Customer Reviews

4.7 out of 5 stars

Most Helpful Customer Reviews

3 of 3 people found the following review helpful By Squirr-El TOP 50 REVIEWER on 15 April 2014
Format: DVD
This is an entertaining film, but should be watched in conjunction with the BBC documentary shown on BBC4 – Hunt Vs Lauda: Grand Prix's Greatest Racing Rivals (BBC Official) [DVD]. This is the best motor-racing film I have seen, with regard to the filming of the racing sequences; the characters however are a bit 2-dimensional. The head of the McLaren racing team in the BBC documentary tells us that Lauda and Hunt were quite friendly, and that Lauda used to spend time in their garage, as he spoke fluent English but couldn’t talk to the Ferrari engineers in Italian. The film makes the two out to be enemies, when in fact they appear to have been friendly rivals – a subtlety the film chose not to show. The incident in the film involving Hunt and the journalist, whether true or not, does feel like something that the friendlier Hunt would have done. The BBC programme also manages to make the Japanese GP much more dramatic than the Hollywood film! And the British GP also has much more excitement than the film managed to portray. Chris Hemsworth manages to capture the public schoolboy arrogance of Hunt very well, something that comes over in the BBC film also. To me, the hero of the film appears to be Niki Lauder, intentionally or not; there is the famous quote on the English Civil War, that “the Royalists were romantic but wrong, the Parliamentarians repulsive but right”. Lauda’s professional approach to motor racing was the future of F1; Hunt was just a public schoolboy who was just a gifted amateur.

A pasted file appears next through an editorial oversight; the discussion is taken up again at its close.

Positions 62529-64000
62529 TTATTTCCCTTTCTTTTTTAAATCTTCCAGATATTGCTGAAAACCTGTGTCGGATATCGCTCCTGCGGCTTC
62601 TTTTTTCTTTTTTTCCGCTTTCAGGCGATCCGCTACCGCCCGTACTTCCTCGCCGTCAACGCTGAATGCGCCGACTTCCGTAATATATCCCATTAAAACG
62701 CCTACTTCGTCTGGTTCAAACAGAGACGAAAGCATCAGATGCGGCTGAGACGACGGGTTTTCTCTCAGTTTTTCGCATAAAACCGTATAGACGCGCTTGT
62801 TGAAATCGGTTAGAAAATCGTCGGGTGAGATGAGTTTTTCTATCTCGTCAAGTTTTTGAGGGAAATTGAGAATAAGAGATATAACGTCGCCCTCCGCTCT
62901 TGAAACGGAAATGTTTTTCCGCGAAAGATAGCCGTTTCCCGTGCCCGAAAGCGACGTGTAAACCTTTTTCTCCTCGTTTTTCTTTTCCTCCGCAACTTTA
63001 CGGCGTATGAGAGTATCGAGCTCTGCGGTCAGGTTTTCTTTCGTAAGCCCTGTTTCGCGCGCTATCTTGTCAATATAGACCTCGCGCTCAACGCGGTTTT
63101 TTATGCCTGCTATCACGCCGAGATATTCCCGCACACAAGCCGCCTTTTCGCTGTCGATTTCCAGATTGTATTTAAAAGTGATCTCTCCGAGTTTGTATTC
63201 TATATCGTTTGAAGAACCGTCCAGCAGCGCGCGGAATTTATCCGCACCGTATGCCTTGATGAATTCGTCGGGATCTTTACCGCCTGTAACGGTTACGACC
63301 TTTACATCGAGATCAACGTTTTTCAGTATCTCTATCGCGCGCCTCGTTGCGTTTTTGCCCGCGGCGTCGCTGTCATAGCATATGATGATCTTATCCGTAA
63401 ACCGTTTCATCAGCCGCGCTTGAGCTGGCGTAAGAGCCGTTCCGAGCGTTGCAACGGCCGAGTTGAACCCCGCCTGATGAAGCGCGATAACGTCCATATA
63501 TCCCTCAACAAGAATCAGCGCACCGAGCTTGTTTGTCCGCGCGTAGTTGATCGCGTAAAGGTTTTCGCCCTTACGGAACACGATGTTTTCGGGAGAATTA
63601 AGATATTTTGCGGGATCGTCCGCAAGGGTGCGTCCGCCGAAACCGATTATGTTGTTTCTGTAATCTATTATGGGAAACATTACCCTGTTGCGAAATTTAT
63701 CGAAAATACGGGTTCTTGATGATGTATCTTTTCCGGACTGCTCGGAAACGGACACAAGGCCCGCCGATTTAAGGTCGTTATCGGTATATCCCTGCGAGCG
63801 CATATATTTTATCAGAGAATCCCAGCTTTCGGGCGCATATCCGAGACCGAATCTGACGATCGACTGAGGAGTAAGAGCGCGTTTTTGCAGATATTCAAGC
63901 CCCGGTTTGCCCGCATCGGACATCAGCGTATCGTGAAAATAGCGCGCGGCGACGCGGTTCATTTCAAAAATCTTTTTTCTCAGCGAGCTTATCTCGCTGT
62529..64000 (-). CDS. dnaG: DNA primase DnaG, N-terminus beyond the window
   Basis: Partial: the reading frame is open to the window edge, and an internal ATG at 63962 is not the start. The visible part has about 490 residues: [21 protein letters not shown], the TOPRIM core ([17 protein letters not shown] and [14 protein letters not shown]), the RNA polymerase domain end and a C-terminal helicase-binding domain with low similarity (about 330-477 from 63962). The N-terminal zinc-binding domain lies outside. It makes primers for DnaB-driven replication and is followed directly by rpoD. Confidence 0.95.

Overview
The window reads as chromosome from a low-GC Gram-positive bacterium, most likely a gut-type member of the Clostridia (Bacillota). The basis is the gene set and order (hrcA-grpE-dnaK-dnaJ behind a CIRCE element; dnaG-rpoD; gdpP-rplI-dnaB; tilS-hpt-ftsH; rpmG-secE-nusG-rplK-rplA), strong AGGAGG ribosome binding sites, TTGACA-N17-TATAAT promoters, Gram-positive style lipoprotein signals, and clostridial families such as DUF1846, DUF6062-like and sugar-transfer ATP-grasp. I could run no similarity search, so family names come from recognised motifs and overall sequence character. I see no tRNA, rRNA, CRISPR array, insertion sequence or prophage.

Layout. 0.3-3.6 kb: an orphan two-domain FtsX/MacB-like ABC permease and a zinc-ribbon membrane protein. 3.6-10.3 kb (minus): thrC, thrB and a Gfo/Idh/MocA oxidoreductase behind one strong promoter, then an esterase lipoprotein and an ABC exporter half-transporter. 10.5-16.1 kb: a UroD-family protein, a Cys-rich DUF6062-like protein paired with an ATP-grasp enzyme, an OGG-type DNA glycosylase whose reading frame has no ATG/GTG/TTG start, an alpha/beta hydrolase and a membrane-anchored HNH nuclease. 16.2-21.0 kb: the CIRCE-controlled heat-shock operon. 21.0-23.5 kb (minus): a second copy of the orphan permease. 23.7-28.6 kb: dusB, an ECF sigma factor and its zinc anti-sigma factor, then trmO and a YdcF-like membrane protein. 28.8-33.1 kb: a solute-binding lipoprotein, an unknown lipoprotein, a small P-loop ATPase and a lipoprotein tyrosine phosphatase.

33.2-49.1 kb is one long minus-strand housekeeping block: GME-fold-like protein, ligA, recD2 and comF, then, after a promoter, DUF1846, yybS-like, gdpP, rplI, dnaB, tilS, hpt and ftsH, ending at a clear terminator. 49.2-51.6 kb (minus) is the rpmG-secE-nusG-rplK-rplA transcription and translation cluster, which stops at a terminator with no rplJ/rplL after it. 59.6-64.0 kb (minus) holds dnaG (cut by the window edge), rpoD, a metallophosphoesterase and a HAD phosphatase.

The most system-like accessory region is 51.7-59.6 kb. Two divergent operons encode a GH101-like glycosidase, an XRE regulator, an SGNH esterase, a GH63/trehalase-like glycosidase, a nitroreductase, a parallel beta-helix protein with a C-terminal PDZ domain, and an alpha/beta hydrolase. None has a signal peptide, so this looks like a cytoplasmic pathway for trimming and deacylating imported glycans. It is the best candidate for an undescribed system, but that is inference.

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73 of 82 people found the following review helpful By L. Power TOP 1000 REVIEWER on 6 Nov. 2013
Format: Blu-ray
The rivalry between James Hunt and Nikki Lauda though of comparatively short duration, was nevertheless one of the greatest rivalries in sporting history. The stakes were huge: life, death, the world championship.

Even though I did not follow Formula 1 racing then or ever, I clearly remember when this rivalry went global with badly burned reigning Formula One world champion Nikki Lauda being pulled out of a burning car at a grand prix, by other drivers. Almost dead from his injuries, it looked like his season if not his career was over.

I also clearly remember watching the charismatic James Hunt being interviewed about the subject. Considerably behind Lauda on points in the world championship, his act of getting out of the car to help rescue Lauda could have potentially ruined his own ambitions to become world champion. Truly, this is one of the most remarkable sporting rivalries of all time.

So, it was with more than a little anticipation that I looked forward to watching Ron Howard's take on these events done with the cooperation of Nikki Lauda. James Hunt sadly died of a heart attack in 1993 at age 45.